Demodulation rings are typically made from either copper or aluminium: materials that simultaneously display low magnetic permeability but high electrical conductivity. Their role is to suppress eddy currents in the magnet system pole‑piece. Eddy currents arise through the movement of the voice coil around the (electrically conductive) pole piece and create a secondary magnetic field that modulates the input signal and results in increased levels of harmonic distortion. By placing a non‑magnetic shorted turn around the pole piece, eddy currents are effectively suppressed. In addition to reducing distortion through eddy current suppression, demodulation rings also improve flux linearity within the magnet system, reduce magnetic hysteresis, and minimise the variation of voice‑coil inductance with position. In my experience, these kinds of measures taken within the magnet system to reduce distortion often produce impressive results, and a recent example of such measures being taken to extreme lengths, namely the Purifi driver used in the Jones‑Scanlon Baby Red monitor, bears this out.


Before I write about my experience of listening to the Klasik 2020 I’ll describe what I found on firing up FuzzMeasure Pro to collect some acoustic data, check a few fundamental characteristics and investigate the Klasik 2020’s reflex port loading. So, Diagram 2 shows the Klassik 2020’s axial frequency response from 300Hz to 20kHz. It’s satisfyingly flat, and apart from the peak just below 20kHz (an inherent characteristic of the SEAS tweeter), it all falls within a 1.5dB window.

The sharp‑eyed will notice that there are actually two curves in Diagram 1, and that’s because I measured both monitors of the pair (I actually always do) to see if I could confirm the APS claim of pair‑matching to ±0.25dB. My measurements put it at more like ±0.5dB, however in my experience ±0.25dB would not only be pretty hard for me to confirm in terms of experimental error, it’s also a seriously ambitious target. Speaker drivers are typically made of vibrating bits of paper, rubber and glue, and achieving genuine, wide‑bandwidth, long‑term consistency across multiple units is one of the hardest (and least captivating) engineering and production challenges. So even if my pair of Klasik 2020s didn’t quite seem to meet the claimed ±0.25dB, the ±0.5dB result is still really impressive in my book.

Diagram 2: The 300Hz‑20kHz frequency response of a pair of Klasik 2020s, showing their close matching.Diagram 2: The 300Hz‑20kHz frequency response of a pair of Klasik 2020s, showing their close matching.

Diagram 2 illustrates the effect of switching the Klasik 2020 high‑frequency EQ options, and reveals no surprises. It looks like the high‑frequency EQ switch simply adjusts the overall gain of the tweeter amplifier, which is not unusual.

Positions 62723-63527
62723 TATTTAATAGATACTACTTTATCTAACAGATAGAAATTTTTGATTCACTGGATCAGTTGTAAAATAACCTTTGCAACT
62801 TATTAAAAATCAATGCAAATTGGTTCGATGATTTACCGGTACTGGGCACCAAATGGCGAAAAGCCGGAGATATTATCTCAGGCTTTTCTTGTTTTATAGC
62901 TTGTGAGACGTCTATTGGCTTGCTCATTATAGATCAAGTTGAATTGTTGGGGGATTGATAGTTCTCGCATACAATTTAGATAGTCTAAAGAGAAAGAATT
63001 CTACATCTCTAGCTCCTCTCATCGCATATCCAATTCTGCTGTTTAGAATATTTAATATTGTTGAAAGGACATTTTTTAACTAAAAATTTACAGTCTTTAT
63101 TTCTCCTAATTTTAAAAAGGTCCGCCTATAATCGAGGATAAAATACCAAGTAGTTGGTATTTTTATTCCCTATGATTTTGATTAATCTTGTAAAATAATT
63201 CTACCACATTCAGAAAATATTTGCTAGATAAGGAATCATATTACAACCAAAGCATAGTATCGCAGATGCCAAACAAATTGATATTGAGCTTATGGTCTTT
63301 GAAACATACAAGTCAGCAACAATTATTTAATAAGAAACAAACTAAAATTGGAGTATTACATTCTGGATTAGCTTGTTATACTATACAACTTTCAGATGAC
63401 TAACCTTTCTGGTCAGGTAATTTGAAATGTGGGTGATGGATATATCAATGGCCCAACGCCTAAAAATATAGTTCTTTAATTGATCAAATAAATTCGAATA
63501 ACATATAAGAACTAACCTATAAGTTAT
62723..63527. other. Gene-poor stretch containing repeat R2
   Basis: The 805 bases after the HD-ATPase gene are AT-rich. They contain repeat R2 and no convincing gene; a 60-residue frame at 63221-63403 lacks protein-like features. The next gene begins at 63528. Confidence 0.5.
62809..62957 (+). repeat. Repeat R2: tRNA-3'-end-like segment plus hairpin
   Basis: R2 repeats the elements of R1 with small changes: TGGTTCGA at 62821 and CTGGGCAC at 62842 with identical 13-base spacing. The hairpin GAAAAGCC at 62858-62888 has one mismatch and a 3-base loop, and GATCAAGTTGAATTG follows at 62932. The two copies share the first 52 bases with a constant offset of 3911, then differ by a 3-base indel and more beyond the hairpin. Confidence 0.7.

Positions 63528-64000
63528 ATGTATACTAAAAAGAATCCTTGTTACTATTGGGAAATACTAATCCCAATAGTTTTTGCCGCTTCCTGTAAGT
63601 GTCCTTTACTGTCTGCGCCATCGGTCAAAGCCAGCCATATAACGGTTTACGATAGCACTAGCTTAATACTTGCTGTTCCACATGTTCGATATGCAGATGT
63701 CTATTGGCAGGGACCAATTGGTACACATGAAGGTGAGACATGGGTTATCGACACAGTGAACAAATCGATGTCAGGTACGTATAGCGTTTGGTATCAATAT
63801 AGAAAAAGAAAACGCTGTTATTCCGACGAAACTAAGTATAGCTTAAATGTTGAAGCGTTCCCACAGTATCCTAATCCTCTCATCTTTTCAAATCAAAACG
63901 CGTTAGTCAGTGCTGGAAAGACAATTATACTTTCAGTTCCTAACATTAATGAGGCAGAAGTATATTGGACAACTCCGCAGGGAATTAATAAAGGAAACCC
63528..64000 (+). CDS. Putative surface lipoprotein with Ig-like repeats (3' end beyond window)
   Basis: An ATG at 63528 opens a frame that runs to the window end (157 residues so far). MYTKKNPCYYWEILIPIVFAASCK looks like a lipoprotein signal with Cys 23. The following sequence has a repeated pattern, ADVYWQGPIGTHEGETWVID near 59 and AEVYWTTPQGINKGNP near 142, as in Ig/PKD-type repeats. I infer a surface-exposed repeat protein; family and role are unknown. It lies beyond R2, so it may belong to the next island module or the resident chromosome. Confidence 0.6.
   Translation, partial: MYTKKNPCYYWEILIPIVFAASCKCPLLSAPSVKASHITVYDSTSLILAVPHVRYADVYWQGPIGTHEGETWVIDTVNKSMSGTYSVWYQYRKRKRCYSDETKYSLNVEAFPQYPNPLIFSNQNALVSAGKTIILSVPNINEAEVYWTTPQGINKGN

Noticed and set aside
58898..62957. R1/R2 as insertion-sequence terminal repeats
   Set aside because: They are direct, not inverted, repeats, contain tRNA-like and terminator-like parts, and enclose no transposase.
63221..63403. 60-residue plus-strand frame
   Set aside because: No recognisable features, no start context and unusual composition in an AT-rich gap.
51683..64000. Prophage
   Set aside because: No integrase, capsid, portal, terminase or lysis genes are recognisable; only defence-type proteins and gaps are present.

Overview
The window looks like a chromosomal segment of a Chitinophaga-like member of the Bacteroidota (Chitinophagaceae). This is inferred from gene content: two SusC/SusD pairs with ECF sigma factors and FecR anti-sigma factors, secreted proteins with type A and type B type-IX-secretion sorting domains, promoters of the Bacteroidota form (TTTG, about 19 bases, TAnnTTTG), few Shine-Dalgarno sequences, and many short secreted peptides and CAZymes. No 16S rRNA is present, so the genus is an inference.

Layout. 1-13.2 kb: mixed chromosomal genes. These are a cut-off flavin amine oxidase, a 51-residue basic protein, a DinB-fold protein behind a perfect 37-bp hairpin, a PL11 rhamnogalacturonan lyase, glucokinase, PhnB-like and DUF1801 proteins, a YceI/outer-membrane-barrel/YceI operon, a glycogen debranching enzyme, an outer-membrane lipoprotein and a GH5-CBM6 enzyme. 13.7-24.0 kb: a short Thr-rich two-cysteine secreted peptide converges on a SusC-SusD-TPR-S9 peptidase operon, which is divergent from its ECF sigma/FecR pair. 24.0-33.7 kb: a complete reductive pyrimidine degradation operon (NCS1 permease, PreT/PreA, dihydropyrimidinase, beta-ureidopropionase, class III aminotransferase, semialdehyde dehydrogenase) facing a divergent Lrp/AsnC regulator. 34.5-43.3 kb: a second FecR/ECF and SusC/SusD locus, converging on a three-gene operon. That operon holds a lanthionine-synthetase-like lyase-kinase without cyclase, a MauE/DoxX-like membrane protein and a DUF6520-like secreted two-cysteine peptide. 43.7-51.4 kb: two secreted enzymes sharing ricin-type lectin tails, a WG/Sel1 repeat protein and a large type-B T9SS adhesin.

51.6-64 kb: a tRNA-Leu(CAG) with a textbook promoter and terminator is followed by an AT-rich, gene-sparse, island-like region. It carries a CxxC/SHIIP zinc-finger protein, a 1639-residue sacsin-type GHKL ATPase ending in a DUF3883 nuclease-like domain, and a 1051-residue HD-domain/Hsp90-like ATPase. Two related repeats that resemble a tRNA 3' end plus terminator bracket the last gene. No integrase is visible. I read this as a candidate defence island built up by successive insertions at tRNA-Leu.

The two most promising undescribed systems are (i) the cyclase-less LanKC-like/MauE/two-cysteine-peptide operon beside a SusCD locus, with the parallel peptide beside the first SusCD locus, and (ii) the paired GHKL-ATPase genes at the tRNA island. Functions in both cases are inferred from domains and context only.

Diagram 3: This graph shows the effect of the HF EQ options.Diagram 3: This graph shows the effect of the HF EQ options.

FuzzMeasure Diagram 3 illustrates how the Klasik 2020 frequency response varies 15 degrees above and below the perpendicular axis. Again, there’s no huge surprises to report, although it’s slightly unusual to find that the location of the response dips varies significantly between off‑axis directions. While we’re on the subject, these dips are typical of all almost multiway speakers and are caused by the difference in relative path lengths between the two drivers and the measuring microphone. Different path lengths mean that in the crossover region, where the outputs of the two drivers overlap, destructive interference will occur as the two signals go out of phase. The position and severity of such vertical off‑axis response dips are a function of the crossover filter topology employed, the distance between the drivers, and of course their inherent frequency responses. In the nearfield, such dips can be significant because they influence the tonal character of early reflections (the desk reflection in a monitoring context, for example), but in the midfield and farfield they will mostly be averaged out by the room. I didn’t measure the Klasik 2020’s horizontal off‑axis dispersion, but there’s no reason to expect it to be anything but typical of the two‑way nearfield monitor breed.

Diagram 4: The effect of moving the measurement mic vertically off axis, above and below by 15 degrees (green and orange traces, respectively).Diagram 4: The effect of moving the measurement mic vertically off axis, above and below by 15 degrees (green and orange traces, respectively).

Moving on, I wrote earlier on that I’d investigate the Klasik 2020’s reflex port a little, and Diagram 4 is the result. The diagram actually illustrates two close‑mic measurements of the bass driver; one with the port slots open and one with them blocked. I’ve shown these curves because they’re actually more revealing than a close‑mic measurement of the port output, which simply revealed a low‑Q and relatively low‑level peak (centred around 40Hz), suggesting that the port resonance is heavily damped. The Diagram 4 curves showing the driver output with and without the port blocked confirms that diagnosis, because the two curves are not far apart. A typical close‑mic frequency response of a bass driver in a reflex‑loaded speaker will show a high‑Q suck‑out at the port resonance frequency, but the Diagram 4 ‘port open’ curve shows just a gentle dip. So it looks like, while the Klasik 2020 has a reflex port, it’s actually closer in its low‑frequency high‑pass filter characteristics to a closed‑box speaker. The port doesn’t actually appear to make a huge contribution.

Diagram 5: LF response measurements, taken with the port open (orange) and blocked (red).Diagram 5: LF response measurements, taken with the port open (orange) and blocked (red).

Finally, Diagram 5 illustrates a close‑mic comparison of the three low‑frequency EQ options offered by the Klasik 2020. Due to the size constraints of my listening and measuring environment I’m not able to make accurate farfield low‑frequency measurements, so the curves in Diagram 4 don’t reflect a true measurement of the Klasik 2020’s low‑frequency response, but they do provide reasonable comparison data and show the significant effect of the three LF options. It’s no surprise that I found them each to sound markedly different.